The Gathering Ireland 2013 (Part 2)

So if you come visiting Ireland this year – what can you expect? There will be so much for you to enjoy. You will, of course, merrily connect with your cousins, who will give you a tremendously warm Irish welcome. You will observe their features and mannerisms, and it will seem like you already knew them, they look so much like your sister, your uncle – or your cousin May back home. So that’s where you got your nose from, and now you see the genetic pool from where Barack Obama got his ears. Well – have you ever seen a true African with those ears?

You make a trip to see the old homestead – or what’s left of it. There’s no roof, and not a lot left of the tumbling stone walls either. But you walk inside, just to feel what it’s like in there, amongst the nettles. There’s not much to see, no possessions left here – but wait – what’s that bit of broken crockery there wedged between the stones? You pull it out and reflect. Did this once belong to your great, great, great grandmother? Was this a treasured bowl, that took pride of place on the modest kitchen table? Is this what she used for the beautiful homemade bread or scones that she made in the pot oven over the peat fire.  You reflect on the lives and activities of your ancestors here in this very room, their joys and sorrows. You feel the presence of these people, you feel welcome, connected – it’s a wonderful warm feeling.

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Looking through the open door of an old cottage on Great Blasket Island, County Kerry, Ireland.

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View from Castlegregory Golf Club, County Kerry, Ireland

You have a superb choice of entertainment of all kinds – music, dancing, singing, theatre, and countless other events. You learn the meaning of ‘ceol agus craic’ (music and fun). There are many interesting tours. How can you find the time? Your cousins all want to share their knowledge and make suggestions. You are just overwhelmed by the hospitality, the generosity, the fabulous food, the vibrant and talented people, the characters – and that I’ve come home feeling!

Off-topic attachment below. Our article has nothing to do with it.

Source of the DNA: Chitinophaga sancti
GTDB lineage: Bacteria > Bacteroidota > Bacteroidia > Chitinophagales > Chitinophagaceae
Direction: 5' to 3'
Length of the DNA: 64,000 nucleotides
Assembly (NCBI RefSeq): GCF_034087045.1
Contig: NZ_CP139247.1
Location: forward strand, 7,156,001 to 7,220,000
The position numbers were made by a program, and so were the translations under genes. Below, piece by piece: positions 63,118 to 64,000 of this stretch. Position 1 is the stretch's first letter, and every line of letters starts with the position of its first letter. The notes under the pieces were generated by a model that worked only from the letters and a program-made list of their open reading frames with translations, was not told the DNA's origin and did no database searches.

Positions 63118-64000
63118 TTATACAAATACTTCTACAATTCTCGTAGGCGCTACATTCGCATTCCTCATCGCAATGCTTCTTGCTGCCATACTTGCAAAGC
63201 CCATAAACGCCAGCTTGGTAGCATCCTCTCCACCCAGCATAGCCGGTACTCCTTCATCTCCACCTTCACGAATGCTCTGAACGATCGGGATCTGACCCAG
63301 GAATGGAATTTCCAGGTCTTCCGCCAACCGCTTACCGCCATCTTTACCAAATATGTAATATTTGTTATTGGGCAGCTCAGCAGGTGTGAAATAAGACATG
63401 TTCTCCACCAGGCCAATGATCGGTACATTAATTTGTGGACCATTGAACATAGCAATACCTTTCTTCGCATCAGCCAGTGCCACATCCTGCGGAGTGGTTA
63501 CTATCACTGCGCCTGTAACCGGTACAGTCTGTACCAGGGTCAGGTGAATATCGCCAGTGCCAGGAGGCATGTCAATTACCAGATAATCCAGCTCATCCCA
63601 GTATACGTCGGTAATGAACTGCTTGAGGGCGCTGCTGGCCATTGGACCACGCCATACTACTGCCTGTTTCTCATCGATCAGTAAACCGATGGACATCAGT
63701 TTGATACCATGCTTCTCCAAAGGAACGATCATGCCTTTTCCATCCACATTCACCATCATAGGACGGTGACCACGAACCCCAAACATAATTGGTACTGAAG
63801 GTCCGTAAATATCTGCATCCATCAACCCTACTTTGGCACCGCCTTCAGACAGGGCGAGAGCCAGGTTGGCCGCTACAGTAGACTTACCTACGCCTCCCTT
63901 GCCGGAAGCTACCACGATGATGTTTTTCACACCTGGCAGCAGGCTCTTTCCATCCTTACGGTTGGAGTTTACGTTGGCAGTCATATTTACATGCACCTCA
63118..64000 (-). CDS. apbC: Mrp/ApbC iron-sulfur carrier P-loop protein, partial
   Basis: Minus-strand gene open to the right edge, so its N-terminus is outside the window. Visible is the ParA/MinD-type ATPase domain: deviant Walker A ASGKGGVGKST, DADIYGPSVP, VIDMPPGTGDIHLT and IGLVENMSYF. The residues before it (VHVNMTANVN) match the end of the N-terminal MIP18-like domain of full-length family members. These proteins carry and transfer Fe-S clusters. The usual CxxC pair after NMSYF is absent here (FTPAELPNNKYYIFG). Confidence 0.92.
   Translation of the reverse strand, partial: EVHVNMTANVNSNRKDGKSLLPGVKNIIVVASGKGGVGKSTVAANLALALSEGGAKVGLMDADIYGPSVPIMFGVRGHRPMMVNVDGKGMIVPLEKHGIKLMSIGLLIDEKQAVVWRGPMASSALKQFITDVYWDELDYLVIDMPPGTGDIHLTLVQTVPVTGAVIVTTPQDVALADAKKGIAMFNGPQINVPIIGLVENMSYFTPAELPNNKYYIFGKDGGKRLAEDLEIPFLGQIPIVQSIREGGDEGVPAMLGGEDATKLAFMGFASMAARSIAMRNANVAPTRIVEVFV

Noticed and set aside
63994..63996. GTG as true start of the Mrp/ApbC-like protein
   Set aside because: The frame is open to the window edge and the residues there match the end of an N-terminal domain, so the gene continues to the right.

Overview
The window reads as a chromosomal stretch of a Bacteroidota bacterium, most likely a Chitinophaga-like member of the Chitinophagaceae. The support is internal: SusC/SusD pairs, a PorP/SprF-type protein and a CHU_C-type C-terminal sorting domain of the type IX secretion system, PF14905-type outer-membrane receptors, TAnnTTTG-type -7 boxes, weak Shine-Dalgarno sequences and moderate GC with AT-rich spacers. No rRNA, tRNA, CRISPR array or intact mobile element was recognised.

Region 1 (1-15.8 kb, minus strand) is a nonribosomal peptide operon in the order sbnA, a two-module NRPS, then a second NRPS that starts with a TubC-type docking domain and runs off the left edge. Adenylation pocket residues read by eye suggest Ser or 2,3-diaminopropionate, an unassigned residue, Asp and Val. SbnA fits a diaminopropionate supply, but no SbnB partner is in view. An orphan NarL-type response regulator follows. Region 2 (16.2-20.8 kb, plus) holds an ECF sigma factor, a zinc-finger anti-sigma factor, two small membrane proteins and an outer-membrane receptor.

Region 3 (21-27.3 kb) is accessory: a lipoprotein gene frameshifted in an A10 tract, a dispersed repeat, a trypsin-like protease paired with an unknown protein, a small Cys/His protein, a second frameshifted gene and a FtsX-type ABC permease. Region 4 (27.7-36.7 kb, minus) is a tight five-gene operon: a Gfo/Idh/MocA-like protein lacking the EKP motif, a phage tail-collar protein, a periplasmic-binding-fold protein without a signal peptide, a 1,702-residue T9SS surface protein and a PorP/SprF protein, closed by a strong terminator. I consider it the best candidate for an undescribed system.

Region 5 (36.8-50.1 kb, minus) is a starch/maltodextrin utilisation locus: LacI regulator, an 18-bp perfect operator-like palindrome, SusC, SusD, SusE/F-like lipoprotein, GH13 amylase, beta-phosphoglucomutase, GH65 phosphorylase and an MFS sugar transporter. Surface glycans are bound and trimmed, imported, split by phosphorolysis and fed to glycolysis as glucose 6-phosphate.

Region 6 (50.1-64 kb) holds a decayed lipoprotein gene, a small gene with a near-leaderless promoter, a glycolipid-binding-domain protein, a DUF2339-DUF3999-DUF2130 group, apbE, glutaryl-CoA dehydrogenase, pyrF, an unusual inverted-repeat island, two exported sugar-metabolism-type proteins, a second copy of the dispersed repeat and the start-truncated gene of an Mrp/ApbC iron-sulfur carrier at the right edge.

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A young couple play hurling on the beach at Couminole, Dunquin, County Kerry.

You experience the rewards of fair and foul Irish weather too!  You discover the beauty in the drama of the deep purple clouds, luminous sunlit fields, ferocious winds, hazy hills, rain, rain and high soaring seas. You are joyful for this opportunity, and euphoric on those beautiful soothing sunny days when you are able to walk up the heathery hills and along the long scenic sandy beaches. You are in raptures as you behold the sights of those breathtakingly brilliant West of Ireland sunsets. Such a privilege! You want to stay here – forever!

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A dramatic view on Curracloe Beach, County Wexford

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Patches of glowing sunlight on the fields of Dunquin, County Kerry

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A beautiful sunset on Banna Beach, County Kerry.

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The Gathering Ireland 2013

In this blog I am making a diversion from my usual theme. I would like to spread the word about something special that is happening this year in Ireland, known as ‘The Gathering’.